Newly opened Recycled Polymers Limited aims to recycle industrial waste plastics in Birmingham with the use of special machinery and a granulation process that will help to create a new clean plastic product that can be used in extrusion and plastics moulding processes. The company claims that it has already put in £750,000, a large chunk of which was used to purchase a new machine that was manufactured in Taiwan and designed within the UK for the new facility.
Grant Gerry and a host of additional directors have been primary financial backers of the venture and asset finance has been proved by the Close Brothers and HSBC Commercial Finance. The result will be a company that can recycle a large range of materials such as ABS, HDPE, polystyrene, and polypropylene.
Recycled Polymers believes that the new machinery in place at the plant will allow it to consume 60% less electricity over more typical older machinery and will overall be cleaner and faster in operation. This will result in large energy cost savings which in turn lowers the price of the materials at output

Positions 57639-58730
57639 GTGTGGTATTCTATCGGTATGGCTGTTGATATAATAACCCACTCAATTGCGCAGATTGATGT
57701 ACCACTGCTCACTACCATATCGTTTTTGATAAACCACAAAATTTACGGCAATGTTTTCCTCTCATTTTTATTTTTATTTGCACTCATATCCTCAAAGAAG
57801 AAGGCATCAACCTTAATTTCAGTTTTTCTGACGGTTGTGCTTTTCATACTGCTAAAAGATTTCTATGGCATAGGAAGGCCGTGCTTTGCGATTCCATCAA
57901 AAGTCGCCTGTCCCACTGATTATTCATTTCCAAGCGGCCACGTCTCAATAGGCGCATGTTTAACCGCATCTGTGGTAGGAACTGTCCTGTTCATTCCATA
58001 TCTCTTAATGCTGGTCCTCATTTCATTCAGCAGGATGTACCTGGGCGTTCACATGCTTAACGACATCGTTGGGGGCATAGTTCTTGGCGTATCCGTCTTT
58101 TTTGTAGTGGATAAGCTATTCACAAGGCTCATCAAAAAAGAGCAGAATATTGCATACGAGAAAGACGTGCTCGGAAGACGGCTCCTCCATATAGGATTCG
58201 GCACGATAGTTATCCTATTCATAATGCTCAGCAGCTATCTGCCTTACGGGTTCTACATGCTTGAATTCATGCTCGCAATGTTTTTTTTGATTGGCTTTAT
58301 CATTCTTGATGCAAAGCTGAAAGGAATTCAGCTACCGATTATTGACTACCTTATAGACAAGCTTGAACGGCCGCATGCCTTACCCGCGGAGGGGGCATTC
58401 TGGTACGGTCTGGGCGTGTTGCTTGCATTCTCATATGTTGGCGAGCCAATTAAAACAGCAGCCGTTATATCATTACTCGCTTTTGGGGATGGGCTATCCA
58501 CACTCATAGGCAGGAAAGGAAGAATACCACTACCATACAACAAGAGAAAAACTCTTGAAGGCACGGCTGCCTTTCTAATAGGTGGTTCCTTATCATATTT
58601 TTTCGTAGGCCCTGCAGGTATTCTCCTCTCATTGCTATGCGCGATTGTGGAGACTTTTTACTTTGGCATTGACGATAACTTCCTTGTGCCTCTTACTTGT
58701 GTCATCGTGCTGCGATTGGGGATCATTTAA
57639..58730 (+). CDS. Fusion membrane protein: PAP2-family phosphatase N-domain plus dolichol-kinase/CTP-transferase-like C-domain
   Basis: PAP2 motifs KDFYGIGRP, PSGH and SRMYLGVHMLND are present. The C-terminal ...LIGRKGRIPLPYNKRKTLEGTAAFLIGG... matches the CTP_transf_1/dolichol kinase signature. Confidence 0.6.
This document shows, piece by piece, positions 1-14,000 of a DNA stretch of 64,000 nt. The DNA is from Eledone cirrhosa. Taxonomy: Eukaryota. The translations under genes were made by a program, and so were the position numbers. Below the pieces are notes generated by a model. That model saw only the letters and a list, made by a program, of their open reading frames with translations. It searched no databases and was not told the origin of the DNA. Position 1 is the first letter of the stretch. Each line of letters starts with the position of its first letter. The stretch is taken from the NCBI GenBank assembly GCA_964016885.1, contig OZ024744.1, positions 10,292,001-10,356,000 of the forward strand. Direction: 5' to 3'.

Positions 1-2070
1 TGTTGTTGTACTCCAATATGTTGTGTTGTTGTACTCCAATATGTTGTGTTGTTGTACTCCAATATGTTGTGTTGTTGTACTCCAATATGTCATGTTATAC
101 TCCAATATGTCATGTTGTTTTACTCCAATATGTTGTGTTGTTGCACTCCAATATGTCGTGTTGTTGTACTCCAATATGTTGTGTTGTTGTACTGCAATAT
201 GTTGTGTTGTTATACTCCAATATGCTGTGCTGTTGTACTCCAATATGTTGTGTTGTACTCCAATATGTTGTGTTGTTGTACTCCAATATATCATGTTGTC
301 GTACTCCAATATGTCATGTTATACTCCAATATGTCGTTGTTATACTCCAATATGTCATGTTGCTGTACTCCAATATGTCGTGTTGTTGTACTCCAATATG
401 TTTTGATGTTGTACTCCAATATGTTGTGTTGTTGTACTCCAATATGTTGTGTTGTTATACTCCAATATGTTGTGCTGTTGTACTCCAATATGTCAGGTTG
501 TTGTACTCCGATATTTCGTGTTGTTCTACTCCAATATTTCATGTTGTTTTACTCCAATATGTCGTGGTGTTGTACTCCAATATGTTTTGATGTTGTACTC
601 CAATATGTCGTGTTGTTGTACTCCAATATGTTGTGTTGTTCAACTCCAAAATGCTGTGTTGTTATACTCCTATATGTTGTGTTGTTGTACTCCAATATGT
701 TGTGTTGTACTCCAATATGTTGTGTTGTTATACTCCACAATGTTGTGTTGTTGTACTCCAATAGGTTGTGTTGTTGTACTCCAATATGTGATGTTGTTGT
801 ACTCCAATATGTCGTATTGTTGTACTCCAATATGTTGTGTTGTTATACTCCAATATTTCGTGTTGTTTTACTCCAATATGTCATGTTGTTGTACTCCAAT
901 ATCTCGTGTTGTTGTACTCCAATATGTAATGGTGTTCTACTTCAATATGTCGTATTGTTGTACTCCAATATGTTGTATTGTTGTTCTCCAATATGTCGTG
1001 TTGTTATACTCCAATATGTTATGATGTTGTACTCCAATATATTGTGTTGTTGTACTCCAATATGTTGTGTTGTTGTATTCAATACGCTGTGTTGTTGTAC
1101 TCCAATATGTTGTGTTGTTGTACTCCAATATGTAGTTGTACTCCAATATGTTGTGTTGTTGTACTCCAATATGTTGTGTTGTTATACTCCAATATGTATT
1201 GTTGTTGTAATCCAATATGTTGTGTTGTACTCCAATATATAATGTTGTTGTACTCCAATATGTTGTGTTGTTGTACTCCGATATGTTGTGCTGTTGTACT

Prior to opening their doors, the company has already received several contracts to recycle wastes from a handful of industry users. In charge of Recycled Polymers is Andrew Selby who has started up and led many different types of business over the past four decades then successfully selling them on for a profit. Selby stated that they believe the business will grow quickly because there is a large demand for high quality recycling and the market is very receptive to recycling right now.
The machine is the focus of the new technology in place at the plant and was designed in the UK and then created by Kween B in Taiwan. Known in the industry as the TR-150V the pelletizing machine can be used to reprocess granulated waste plastic so that it can be used in extrusion and moulding again due to its 150mmm diameter barrel. The actual process is similar to injection moulding with additives and plastics metered together as the end of the barrel and turned into a hopper.
This material then is sent to the other side of the barrel with the use of an Archimedes screw and is melted back into shape with heat that is generated by heat bands and friction heat that is created by the screw. As the material is transported down the barrel it passes through the screw, which kneads and mixes the plastic as it compounds it. Side-feeders are placed along the barrel to help feed fillers and additives to the plastic and at the end the plastic passes through a screen that filters out any contaminants.